Microsoft KB Archive/105837

From BetaArchive Wiki

How to Use XCMDs and XFCNs in FoxPro for Macintosh

ID: Q105837

The information in this article applies to:

  • Microsoft FoxPro for Macintosh, version 2.5b

SUMMARY

In FoxPro for Macintosh, you can load and call external commands (XCMDs) and external functions (XFCNs) by using the following command, which has been added to the FoxPro language to support the use of these external code resources:

   SET XCMDFILE TO <filename>

MORE INFORMATION

To use XCMDs and XFCNs in FoxBASE+ for the Macintosh, you have to put XCMDs and XFCNs in the resource fork of the FOXUSER file, issue the SET RESOURCE TO <file> command, and then load and call the command or function.

To take advantage of XCMDs and XFCNs in your FoxPro for Macintosh applications, do the following:

1. Use a resource editor such as ResEdit to copy resources of type XCMD and

   XFCN into the resource fork of the FoxPro application or the FoxPro
   resource file. ResEdit is available through the Apple Programmer's and
   Developers Association (APDA).

2. In the Command window, issue the following sequence of commands to

   execute an XCMD. For the purposes of this article, assume an XCMD by the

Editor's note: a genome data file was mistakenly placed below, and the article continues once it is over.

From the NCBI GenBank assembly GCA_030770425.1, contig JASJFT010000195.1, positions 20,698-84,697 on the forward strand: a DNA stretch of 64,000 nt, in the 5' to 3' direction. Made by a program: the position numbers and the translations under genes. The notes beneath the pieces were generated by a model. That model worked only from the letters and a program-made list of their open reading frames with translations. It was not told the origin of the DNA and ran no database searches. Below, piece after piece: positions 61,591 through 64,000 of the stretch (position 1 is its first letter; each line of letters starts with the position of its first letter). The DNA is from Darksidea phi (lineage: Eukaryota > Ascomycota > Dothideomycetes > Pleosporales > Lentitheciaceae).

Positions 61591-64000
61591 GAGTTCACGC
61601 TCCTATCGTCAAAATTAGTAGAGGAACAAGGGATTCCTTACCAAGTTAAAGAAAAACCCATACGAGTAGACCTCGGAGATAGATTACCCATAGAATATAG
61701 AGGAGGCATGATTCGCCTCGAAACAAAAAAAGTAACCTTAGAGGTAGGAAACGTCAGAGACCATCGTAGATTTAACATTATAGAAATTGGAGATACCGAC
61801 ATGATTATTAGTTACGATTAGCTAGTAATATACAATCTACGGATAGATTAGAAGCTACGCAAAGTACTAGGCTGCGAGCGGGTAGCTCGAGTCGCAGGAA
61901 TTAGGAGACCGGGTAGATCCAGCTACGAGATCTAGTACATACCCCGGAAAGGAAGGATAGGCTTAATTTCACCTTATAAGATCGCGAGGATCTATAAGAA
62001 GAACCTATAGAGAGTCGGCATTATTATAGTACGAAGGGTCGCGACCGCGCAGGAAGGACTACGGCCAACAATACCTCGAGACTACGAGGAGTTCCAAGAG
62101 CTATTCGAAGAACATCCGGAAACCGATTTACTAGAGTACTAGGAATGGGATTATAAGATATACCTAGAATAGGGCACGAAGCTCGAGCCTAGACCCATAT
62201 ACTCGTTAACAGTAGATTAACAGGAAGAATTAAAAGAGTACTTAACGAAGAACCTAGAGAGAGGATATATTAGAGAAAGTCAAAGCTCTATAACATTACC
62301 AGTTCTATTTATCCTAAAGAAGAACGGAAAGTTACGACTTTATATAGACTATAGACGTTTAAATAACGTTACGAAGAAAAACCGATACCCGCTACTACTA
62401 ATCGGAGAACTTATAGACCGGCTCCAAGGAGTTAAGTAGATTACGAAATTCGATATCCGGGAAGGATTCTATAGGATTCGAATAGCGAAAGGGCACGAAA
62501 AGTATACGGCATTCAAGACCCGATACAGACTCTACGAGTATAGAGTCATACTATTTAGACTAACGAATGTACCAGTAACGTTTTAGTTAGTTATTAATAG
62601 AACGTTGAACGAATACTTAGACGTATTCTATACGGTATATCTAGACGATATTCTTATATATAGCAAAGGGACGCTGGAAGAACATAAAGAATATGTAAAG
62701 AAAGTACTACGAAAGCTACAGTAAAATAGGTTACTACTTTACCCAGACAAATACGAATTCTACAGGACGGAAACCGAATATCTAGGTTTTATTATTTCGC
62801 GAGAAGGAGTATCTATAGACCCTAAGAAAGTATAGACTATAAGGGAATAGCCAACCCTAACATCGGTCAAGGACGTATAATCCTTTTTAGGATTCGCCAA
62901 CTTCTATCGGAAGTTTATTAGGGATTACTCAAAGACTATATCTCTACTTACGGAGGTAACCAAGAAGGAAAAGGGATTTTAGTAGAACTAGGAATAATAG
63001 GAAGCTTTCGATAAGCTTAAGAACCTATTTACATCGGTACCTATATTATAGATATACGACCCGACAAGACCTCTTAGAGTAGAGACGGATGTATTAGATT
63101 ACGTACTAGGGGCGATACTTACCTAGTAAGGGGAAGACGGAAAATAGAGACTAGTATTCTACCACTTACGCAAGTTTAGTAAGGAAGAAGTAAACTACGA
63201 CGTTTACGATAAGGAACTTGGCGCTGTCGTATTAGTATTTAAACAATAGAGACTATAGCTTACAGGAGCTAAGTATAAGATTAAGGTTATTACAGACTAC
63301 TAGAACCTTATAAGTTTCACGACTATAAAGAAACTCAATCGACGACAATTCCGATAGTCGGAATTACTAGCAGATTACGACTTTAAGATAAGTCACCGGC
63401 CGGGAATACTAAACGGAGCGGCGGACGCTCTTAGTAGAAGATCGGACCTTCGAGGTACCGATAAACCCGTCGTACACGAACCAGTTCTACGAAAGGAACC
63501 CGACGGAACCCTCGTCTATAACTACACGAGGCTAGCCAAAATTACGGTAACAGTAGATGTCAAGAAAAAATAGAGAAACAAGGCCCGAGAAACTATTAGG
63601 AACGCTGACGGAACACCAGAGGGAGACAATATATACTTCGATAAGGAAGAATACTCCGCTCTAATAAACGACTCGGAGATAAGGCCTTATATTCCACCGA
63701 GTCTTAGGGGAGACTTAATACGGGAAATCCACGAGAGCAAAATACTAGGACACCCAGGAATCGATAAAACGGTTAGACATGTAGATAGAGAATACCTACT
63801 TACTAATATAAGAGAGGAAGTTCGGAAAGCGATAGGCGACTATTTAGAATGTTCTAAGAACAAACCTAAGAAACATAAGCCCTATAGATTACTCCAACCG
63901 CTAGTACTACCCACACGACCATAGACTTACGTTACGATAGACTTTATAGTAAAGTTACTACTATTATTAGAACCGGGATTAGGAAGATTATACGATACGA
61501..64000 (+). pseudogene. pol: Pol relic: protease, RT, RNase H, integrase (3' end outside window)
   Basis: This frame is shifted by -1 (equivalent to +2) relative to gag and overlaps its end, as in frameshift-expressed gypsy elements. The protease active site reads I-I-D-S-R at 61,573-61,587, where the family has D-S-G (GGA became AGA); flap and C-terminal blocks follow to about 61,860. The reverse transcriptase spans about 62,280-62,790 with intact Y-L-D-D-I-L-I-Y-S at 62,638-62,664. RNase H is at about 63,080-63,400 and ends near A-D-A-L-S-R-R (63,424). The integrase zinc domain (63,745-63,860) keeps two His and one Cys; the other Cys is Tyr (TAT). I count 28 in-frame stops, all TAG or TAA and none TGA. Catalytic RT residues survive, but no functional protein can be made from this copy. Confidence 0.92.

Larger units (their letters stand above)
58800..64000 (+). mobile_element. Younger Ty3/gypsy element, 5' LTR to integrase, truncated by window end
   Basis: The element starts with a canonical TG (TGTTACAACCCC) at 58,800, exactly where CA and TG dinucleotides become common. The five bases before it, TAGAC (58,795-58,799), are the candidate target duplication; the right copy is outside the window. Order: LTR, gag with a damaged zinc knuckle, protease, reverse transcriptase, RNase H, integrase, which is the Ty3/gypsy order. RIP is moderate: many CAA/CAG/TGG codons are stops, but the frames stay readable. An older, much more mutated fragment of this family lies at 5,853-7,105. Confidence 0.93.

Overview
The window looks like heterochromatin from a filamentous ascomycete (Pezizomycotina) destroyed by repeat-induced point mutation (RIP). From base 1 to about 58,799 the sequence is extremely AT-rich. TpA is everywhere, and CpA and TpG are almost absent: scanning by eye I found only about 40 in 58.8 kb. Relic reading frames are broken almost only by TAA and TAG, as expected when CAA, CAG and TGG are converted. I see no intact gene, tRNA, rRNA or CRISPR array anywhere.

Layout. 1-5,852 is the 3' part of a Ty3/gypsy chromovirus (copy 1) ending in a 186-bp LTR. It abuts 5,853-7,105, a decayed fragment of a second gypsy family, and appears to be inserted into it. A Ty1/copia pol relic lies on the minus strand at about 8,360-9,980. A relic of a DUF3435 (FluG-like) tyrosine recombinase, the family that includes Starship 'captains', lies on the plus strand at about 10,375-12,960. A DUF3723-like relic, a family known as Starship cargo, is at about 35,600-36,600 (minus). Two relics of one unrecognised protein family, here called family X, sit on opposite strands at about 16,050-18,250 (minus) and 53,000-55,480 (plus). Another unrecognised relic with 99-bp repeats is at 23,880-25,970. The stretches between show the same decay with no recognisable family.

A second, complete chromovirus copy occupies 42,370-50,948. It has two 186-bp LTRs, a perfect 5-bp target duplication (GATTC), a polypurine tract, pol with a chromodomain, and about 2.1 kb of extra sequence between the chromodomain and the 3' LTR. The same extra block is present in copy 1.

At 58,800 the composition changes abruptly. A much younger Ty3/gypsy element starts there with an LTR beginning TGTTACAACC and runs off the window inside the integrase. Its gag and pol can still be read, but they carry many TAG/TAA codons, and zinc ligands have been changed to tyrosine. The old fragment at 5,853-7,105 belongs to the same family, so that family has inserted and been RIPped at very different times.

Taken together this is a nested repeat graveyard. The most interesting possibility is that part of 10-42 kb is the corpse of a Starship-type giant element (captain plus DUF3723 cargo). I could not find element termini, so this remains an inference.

name of "XDISK" exists in the resource fork of the FoxPro for Macintosh
   application file. This hypothetical XCMD takes two parameters and
   returns a character expression that is the result of the command.

      * save the old XCMDFILE to a memory variable
      oldXCMDFile =  SET("XCMDFILE",1)
      SET XCMDFILE TO "Apps:\FoxPro\MyResource"

      LOAD "XDISK"
      CALL "XDISK" WITH "ejec",1 TO ejectstatus  && eject disk in drive 1
      ? ejectstatus  && print the value returned from the command
      noerr

      * return the name of the disk in drive 1
      CALL "XDISK" WITH "name",1 TO namestatus
      * print the return value, which is the disk name or an error code
      ? namestatus
      My Hard Drive

Additional reference words: FoxMac 2.50b KBCategory: kbprg KBSubcategory:


Last Reviewed: May 17, 1996
© 1999 Microsoft Corporation. All rights reserved. Terms of Use.